Turkey Safety Tips For The Holidays

Photo credit: bigstock.com

Photo credit: bigstock.com

Everyone looks forward to huge, delicious meals during the holiday season. Blazing pudding, sweet potatoes, stuffing, pies, and big, juicy turkeys are as enticing as any gifts that may appear under the Christmas tree. But with so many ingredients, there are a lot of different steps in the meal preparation process where something can go wrong. Nothing puts a damper on a Christmas dinner like food poisoning. Luckily, by following some simple precautions, you can protect yourself and your loved ones this holiday season and ensure happy (and tasty) memories for everyone attending.

 

1. Poultry safety

Let’s talk turkey. These are large birds with a lot of meat on their bones, making them by far the most popular poultry choice for many holiday meals. It is important, however, to follower proper precautions when preparing them, because this is where most cases of food poisoning in holiday meals originate.

 

2. Is the turkey fresh or frozen?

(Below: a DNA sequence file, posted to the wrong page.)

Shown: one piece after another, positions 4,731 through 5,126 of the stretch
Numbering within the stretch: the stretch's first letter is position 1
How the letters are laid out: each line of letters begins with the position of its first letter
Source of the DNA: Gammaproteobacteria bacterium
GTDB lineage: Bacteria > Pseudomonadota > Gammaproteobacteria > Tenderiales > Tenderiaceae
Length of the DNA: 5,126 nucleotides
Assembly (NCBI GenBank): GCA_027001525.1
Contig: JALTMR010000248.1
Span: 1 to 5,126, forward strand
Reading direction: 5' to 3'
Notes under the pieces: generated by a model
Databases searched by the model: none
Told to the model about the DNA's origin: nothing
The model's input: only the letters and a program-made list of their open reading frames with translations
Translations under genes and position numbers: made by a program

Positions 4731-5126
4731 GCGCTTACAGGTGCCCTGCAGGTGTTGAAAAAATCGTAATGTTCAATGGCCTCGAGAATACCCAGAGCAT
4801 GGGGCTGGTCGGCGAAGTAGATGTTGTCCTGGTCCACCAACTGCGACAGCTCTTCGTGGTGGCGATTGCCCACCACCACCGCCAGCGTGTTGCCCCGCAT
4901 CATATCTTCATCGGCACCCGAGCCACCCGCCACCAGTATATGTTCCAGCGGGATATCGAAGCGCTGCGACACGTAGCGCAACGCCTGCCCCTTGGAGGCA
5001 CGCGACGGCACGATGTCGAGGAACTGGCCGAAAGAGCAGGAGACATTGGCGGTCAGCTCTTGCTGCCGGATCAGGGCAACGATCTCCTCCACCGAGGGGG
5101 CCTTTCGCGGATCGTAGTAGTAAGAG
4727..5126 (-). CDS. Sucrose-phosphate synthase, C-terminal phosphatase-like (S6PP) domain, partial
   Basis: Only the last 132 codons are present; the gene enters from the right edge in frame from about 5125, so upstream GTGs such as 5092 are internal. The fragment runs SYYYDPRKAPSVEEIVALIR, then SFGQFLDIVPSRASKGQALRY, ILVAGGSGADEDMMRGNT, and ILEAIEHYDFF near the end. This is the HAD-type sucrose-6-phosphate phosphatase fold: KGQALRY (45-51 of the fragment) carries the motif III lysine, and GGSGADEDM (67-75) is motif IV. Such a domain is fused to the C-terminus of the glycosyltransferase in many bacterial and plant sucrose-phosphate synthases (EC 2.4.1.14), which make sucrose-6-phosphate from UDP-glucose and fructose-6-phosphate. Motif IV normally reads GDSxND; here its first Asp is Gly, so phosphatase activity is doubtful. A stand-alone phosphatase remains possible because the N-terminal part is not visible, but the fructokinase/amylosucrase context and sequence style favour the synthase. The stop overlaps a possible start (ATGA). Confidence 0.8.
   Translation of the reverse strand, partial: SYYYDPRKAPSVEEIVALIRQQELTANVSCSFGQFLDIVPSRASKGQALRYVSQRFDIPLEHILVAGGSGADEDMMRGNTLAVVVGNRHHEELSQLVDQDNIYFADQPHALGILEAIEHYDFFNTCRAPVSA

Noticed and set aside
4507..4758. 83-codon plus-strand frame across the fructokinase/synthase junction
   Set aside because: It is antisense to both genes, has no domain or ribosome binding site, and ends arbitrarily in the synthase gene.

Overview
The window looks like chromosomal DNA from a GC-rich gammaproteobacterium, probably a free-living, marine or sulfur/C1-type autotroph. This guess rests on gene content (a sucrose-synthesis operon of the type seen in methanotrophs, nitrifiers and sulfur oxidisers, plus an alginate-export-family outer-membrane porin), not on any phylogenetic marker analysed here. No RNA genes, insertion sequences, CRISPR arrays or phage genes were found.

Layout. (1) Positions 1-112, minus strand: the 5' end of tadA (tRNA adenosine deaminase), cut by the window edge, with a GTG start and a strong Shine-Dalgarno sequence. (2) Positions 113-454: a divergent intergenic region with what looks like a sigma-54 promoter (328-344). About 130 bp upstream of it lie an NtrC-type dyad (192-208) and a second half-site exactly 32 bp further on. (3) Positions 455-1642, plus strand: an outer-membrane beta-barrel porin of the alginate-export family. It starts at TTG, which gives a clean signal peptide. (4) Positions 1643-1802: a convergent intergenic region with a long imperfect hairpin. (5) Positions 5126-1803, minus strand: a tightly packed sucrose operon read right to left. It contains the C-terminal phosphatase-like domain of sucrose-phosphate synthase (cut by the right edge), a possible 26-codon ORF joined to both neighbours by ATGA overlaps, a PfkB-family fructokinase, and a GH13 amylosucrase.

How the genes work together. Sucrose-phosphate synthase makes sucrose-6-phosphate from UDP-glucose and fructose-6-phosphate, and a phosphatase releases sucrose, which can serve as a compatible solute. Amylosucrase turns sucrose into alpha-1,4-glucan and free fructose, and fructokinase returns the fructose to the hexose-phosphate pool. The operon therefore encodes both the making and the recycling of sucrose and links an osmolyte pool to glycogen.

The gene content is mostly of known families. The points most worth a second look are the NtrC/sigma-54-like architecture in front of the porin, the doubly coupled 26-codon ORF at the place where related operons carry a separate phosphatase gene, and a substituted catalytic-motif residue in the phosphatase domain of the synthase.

If it’s the former, you can skip ahead, but if you’re dealing with a frozen turkey, there are some specific steps you need to follow. Many people opt for a frozen turkey for convenience, and it certainly does offer this, since you have the option of saving it for a long time. However, this can quickly become an inconvenience if you do not give yourself enough time to thaw the turkey.

A large frozen turkey can take nearly 48 hours to fully thaw, so plan in advance when to take it out of the freezer to make sure it will be ready to cook in time. It is also very important that you thaw it in the proper way. Remove the turkey from the freezer and allow it to thaw in the refrigerator. Allow around 10 to 12 hours per kilogram (roughly 5 to 5 and three-quarters hours per pound) for the bird to thaw inside a refrigerator set to 39 degrees Fahrenheit (4 degrees Celsius). In a cool room, defined as below 64 degrees Fahrenheit (17.5 degrees Celsius), allow 3 to 4 hours per kilogram. At room temperature, or 68 degrees Fahrenheit (20 degrees Celsius), plan for around 2 hours per kilogram.

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